Fantasia Fest 2020 Dinner in America (2020) Review Premiers Aug 21st
Directed By: Adam Rehmeir
Starring: Kyle Gallner, Emily Skeggs, Pat Healy, Griffin Gluck, Lena Drake, Lea Thompson
I've been a fan of Adam's ever since his pull-no-punches, psychological skull fucking of a film called The Bunny Game (2011) was unleashed onto its audience.. While the film was far from perfect it had something raw, exciting and engrossing about it. I think I knew at this point Rehmeir was a director that, given the breaks had the talent to go places in this business. Since that point I've been in touch with the director and I am happy to see his latest film was apart of this years Fantasia Fest. The film tells the story of a punk-rock singer and pyromaniac named Simon (Kyle Gallner) who happens to meet the shy mousy Patty (Emily Skeggs). The two find a connection despite seemingly being complete opposites.
Holy shit. Right from the very first frame Adam's film has a high-energy lunacy that is somehow both grounded in reality yet had a totally off-kilter-ed surreal quality. This alone had me hooked yet the film has a great deal of heart and charm. At its core Dinner in America is a love story but doesn't fall on sappy troupes nor does it feel like its not authentic to its beating heart punk-roots. Wisely, Rehmeir keeps a consistent tone of strange and at times intense but never too-dark or depressing. In my opinion it hits just the right note and damned if I didn't find myself rooting for these two lovable misfits. The writing is incredible witty, fun and thankfully never goes fully off the rails even though it delightfully skits the line more than a few times. Think of the film as a cross between the painful awkwardness and hilarity of Welcome to the Dollhouse (1995) and the strange and quirkiness of Ghost World (2001) (also with Pat Healy) all laced up with studded black leather.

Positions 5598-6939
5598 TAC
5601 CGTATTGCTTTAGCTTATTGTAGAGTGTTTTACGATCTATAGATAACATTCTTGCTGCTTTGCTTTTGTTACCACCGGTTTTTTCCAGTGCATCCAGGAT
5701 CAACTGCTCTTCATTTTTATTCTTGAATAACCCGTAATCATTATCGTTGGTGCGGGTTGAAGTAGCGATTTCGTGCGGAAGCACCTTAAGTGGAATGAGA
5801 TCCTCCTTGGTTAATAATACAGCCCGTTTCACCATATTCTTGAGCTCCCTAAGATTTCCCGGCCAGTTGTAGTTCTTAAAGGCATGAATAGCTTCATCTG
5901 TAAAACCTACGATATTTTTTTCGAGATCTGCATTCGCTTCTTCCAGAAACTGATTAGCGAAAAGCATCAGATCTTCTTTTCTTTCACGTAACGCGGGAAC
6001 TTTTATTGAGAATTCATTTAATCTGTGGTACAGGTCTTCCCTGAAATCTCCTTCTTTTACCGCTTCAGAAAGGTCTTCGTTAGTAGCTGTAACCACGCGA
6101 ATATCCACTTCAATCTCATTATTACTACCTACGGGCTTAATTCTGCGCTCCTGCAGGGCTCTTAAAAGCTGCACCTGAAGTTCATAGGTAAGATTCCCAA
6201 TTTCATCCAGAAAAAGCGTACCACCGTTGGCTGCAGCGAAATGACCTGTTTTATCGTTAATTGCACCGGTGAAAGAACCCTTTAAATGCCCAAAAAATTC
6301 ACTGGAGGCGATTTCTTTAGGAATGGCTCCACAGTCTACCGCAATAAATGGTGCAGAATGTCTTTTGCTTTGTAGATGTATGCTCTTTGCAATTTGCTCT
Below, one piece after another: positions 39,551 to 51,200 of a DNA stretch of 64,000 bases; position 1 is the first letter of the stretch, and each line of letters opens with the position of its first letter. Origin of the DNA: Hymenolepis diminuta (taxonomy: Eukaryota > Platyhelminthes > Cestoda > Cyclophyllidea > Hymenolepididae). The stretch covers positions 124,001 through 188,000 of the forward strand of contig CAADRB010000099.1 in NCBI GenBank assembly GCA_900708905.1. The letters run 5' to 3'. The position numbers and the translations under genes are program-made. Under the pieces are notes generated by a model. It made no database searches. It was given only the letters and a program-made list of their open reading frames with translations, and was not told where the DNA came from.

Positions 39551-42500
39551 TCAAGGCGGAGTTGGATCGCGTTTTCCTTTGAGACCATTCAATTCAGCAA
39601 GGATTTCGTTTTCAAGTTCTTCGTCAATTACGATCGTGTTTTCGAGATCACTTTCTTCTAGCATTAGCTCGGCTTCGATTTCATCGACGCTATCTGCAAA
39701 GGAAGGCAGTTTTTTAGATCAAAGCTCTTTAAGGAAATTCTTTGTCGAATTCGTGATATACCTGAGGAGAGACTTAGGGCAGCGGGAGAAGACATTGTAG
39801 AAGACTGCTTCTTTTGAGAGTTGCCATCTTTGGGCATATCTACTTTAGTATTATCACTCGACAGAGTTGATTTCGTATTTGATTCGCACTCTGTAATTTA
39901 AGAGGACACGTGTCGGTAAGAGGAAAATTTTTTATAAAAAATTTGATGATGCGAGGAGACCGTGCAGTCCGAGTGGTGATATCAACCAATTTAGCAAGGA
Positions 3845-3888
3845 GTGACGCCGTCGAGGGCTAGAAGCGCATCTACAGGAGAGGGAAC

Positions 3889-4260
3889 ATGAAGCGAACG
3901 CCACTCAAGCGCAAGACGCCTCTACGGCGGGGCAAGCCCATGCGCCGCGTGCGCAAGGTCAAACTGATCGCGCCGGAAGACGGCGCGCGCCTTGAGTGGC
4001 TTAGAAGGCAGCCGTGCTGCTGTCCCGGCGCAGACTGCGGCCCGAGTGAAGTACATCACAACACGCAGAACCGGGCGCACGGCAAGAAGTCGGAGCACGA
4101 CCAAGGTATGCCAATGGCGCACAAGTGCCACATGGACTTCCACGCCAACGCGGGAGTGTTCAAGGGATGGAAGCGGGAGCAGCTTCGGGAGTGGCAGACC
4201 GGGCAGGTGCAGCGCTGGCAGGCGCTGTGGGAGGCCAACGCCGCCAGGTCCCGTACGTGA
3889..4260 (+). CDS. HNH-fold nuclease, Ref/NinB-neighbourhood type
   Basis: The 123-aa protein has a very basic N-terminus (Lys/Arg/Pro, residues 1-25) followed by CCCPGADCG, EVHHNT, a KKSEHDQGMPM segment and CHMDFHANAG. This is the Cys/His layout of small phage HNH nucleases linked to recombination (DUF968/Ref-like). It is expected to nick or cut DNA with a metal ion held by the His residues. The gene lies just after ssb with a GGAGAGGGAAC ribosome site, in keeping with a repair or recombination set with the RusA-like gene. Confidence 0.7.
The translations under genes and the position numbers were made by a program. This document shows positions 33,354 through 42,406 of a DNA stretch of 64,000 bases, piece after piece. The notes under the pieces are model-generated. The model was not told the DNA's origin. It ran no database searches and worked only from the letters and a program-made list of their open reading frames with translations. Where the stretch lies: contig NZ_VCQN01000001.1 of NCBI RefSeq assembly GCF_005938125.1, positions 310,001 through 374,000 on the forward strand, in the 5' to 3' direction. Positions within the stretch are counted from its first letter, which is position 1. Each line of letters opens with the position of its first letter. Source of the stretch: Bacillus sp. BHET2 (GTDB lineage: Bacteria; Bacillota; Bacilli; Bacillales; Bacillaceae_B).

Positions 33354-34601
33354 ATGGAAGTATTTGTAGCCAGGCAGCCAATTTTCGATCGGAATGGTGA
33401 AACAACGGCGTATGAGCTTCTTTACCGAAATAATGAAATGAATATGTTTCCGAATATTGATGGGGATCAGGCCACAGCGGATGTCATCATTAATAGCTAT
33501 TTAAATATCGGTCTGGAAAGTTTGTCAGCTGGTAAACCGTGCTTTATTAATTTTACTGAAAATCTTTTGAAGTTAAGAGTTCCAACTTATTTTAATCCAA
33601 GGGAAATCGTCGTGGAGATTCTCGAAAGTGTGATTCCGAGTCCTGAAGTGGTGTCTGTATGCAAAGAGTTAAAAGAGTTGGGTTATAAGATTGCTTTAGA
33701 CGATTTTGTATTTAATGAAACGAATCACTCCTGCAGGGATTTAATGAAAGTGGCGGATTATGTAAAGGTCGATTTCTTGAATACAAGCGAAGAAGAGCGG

What I think really makes this material sing though is the outstanding cast. I cannot say enough about how much Kyle Gallner and Emily Skeggs crushes their respective roles. Gallner has a bravado that is James Dean, had Dean been a drug-fueled punker with a flare for setting things on fire. He oozes a kind of charm that perfectly accents his bad-ass take-no-shit persona. I believed every bit of his character and damned if he never took it too over-the-top where other lesser actors might. Then you have Emily Skeggs. Again, just wow. Her turn as Patty is so layered. She's awkward, painfully shy, strange but also I found her incredibly real and very relatable. Not to mention she takes some brave swings that pays off. Her character has the most satisfying arc in the film and, like Kyle, never takes the character into caricature territory. The pair have chemistry and both play off each other so well. It never feels like one is trying to upstage the other. I'm not being hyperbolic when I say I can see both of Kyle Gallner and Emily Skeggs winning Oscars someday. This for me is what I consider star making roles and I hope Hollywood stands up and takes notice! And, the supporting cast in also fantastic with Pat Healy (Ghost World), Lena Drake (Its Always Sunny in Philadelphia) and Griffin Gluck (American Vandal) and 80's icon Lea Thompson (Back to the Future) all giving wonderful performances.
I would also be remiss if I didn't mention that this film looks amazing thanks to DP Jean-Philippe Bernier. Bernier has already shot modern classics like Turbo Kid (2015) and Summer of 84 (2018), and choke this up to another great film for the resume. Couple this with some excellent editing and music by John Swihart (How I Met Your Mother) and you have a great little film.
Dinner in America is a deliciously twisted and funny take-down of suburban life.